Mounting lenses in different shuttersgreenspun.com : LUSENET : Large format photography : One Thread
I want to buy Copal press shutters to replace my standard Copals for my Schneider SA 90 and my Nikon 210 (Copal 0 and 1). I remember reading somewhere some years ago that each shutter was perfectly matched to each lens, and installing a new one wasn't simply a matter of unscrewing from one and screwing into another; that some sort of precise spacing calibration had to be done. I called a well-respected camera repair place in NY that I figured would do such work, and they didn't seem to know what I was talking about. I then searched here, and elswhere on the web, and couldn't find anything on the subject.
Did I just imagine reading this? Can I simply install the lenses in the new same-brand/size shutters and go on my way, or are the optics compromised if they aren't calibrated perfectly, however that's done. If so, where do I get this done, and what might it cost?
Thanks for any help!
-- David Brennan (firstname.lastname@example.org), February 19, 2002
SK Grimes is the man you want to talk to
-- Wayne (email@example.com), February 20, 2002.
My understanding is that modern shutters are made to sufficient accuracy that they are interchangable. This is the typical approach of mass production. The brochure that comes with Copal shutters gives accuracy specifications, e.g., the thickness is controlled to 0.025 mm = 0.001 inch. I imagine that lens designers take these tolerances into account so that lenses don't have to be custom fit to particular shutters. I have seen adjusting shims or machining to adjust the spacing on wide-angle type lenses such as the various Super-Angulon, Grandagon, Nikkor-SW. In this case I think manufacturing variations in the focal lengths of the components are being taken care of, not of the shutter.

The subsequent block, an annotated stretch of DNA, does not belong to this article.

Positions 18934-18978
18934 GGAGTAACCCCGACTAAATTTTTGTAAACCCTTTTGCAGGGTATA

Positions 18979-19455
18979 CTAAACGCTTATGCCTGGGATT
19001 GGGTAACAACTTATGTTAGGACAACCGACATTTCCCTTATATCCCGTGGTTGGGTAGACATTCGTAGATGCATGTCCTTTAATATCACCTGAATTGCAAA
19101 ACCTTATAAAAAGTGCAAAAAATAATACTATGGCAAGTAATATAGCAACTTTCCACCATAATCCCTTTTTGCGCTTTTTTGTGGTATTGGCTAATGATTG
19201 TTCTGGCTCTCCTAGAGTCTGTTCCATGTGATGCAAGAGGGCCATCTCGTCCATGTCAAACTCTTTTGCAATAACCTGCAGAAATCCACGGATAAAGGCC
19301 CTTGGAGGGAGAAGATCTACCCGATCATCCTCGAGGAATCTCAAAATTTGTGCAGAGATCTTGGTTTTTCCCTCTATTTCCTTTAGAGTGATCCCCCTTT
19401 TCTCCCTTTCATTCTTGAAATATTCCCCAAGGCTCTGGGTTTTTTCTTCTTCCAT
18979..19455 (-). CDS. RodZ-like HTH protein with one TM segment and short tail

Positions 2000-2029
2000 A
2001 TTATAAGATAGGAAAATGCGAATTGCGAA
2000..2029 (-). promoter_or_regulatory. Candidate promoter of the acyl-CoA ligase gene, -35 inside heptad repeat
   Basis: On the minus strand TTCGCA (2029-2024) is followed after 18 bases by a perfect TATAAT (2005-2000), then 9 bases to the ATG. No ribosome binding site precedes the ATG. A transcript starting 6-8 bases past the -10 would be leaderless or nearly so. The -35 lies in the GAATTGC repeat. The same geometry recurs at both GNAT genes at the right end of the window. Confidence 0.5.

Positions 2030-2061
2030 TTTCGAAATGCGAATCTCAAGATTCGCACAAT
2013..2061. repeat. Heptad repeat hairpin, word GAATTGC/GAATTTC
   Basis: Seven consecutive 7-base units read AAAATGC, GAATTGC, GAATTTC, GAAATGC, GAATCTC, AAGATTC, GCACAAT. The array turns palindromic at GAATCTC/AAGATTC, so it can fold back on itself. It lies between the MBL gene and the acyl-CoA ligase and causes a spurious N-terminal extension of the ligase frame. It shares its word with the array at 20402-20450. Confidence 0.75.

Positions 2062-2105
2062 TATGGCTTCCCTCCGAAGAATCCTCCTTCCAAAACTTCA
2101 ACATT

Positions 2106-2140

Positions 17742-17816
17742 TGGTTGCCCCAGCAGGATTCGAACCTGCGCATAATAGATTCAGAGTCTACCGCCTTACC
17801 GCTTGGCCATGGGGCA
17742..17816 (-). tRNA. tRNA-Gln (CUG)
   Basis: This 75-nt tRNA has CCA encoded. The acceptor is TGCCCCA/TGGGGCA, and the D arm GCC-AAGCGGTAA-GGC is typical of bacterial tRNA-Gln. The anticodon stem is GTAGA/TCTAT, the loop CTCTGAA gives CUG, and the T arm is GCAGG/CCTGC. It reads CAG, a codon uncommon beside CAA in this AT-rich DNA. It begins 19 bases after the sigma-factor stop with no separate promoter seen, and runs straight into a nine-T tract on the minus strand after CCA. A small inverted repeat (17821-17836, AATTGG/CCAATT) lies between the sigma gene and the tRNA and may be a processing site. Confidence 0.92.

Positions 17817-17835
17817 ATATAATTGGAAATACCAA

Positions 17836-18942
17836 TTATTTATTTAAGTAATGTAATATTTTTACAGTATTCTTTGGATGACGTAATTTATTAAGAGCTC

The short answer is that you should be able to remove lens components from one Copal shutter and place them into another. Just don't lose any shims that might be present.
If you want to be absolutely sure that the transplant is ok, either conduct before and after photographic tests, or have a machine shop measure the total length of the lens in the old and new shutters.
-- Michael Briggs (MichaelBriggs@earthlink.net), February 20, 2002.
Spacing IS necessary in many cases, but the primary concern is the F/stops on the shutter.
Many lenses use identical shutters, but due to their actual dimensions the f/stops vary. An f/5.6 on one lens may not be the same diameter as on another.
It is based on focal length and diameter.
In most cases, a new scale will be needed on the new shutter.
-- Matt O. (firstname.lastname@example.org), February 20, 2002.
I would have a pro do it for you and the only one that I would trust is Steve Grimes in Rhode Island! This is one of the things he does all the time. You can find him on the board once in a while but he does have a web site. Cheers
-- Scott Walton (email@example.com), February 20, 2002.
Yes, this switch to Press shutters can be readily done. Sometimes wide angle lenses need extra attention to be sure the iris is in the right place and the setup of spacers allows iris operation. I do this work.
In New York City I have a good relationship with Louis Shu of Photo Gizzmo on Christopher St. Call or visit him, I'm sure you'll find him familiar with all this. 212-463-0130
-- Steve Grimes (firstname.lastname@example.org), February 20, 2002.
Thanks to everyone for your responses. I forgot about the aperture calibration. I'm going to contact Steve Grimes to have this done.
-- David Brennan (email@example.com), February 20, 2002.